He has showed you, O man, what is good. And what does the LORD require of you?
To ACT JUSTLY and to LOVE MERCY and to WALK HUMBLY with your God.

(Micah 6:8)

23rd Sept was our annual World Needs Sunday at All Souls. A challenging day, needless to say. Chris Wright in particular was yet again on form – with a masterly exposition of Deuteronomy 15 – download from All Souls site.

It struck me as we watched the latest Micah Challenge video when it was shown in the service (see below) that you need a very good reason NOT to sign up and side with it.

This Post Has 2 Comments

  1. i’m actually ambivalent towards the micah challenge. the idea of christians mobilizing for the sake of social justice is great, but is doing that through governments the best way? i’m not convinced that the MDGs are the best means for christians to effect change. governments have made a lot of promises regarding poverty and have even thrown billions of dollars that way–but with what results? i believe the call for christians is not just to give to the poor, but truly to consider the poor–to study and understand the issues, to give in effective and intelligent ways and, ultimately, to identify with all the people that Christ did. these are just some off the cuff remarks…any thoughts?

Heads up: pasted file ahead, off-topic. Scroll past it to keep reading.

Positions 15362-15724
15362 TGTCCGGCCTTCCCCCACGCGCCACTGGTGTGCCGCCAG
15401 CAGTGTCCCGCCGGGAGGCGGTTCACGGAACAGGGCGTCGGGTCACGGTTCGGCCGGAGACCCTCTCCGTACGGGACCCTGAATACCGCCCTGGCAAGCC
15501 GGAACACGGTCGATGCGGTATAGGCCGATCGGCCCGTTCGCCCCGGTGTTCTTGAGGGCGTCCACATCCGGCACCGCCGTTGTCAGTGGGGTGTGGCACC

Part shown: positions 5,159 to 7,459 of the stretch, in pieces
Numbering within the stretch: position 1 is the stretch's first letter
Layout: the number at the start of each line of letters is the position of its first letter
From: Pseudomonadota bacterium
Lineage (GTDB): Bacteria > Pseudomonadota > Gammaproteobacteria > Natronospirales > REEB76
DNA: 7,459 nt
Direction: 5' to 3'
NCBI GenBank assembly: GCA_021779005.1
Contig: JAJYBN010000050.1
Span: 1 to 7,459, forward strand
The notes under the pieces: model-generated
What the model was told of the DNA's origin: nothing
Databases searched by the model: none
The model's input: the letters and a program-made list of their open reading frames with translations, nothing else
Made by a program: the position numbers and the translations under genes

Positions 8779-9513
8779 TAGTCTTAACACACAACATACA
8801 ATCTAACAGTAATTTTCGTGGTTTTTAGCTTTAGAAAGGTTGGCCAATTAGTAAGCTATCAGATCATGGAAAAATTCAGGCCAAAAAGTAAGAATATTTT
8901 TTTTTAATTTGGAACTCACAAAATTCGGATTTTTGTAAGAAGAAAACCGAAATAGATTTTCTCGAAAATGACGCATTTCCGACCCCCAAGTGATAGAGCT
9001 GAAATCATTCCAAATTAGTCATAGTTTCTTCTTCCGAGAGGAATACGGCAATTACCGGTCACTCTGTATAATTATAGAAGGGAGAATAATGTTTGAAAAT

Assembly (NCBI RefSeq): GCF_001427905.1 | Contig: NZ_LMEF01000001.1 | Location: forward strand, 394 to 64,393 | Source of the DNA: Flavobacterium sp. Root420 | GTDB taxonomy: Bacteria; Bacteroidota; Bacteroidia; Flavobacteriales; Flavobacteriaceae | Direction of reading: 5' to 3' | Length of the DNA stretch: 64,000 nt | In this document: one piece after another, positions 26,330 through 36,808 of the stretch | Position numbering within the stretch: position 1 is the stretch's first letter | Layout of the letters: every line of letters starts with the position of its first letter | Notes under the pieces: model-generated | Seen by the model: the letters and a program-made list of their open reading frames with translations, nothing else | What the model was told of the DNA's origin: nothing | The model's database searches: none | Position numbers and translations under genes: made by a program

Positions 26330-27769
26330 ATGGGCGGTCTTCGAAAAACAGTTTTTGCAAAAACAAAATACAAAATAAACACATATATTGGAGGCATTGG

2. Hi David – you know much more about economic things than i do, of course. So i’m nervous of venturing into a discussion. I totally agree that we need to give in effective and intelligent ways – and that very often (?more often than not), bottom up support is the more effective. However, should poverty be a problem that is tackled from every angle. Don’t governments have a (biblical as well as ethical) mandate to bring about justice and righteousness – so that where poverty is caused by unjust acts of governments, it requires governments (presumably as a result of public and therefore political pressure) to work to reverse those things. I may have misunderstood the issues, but Chris Wright in his sermon linked to above talks about the crippling burdens of third world debt caused by injudicious loans in the 70s pre-oil/petrol crises when everything went haywire. Surely it was right for governments to cancel those debts etc? Again, i am horribly aware that i’m venturing into the darkest recesses of my profound ignorance here, but where there ARE things that governments can do, surely it is then we put pressure on them to do what they SHOULD do? The Micah challenge is by no means a panacea, nor does it remove the responsibility for acting at the small/local scale through micro-financing, just trade deals etc etc.
    OK you can now tell me that i simply don’t understand if you like… as long as you explain to me why!

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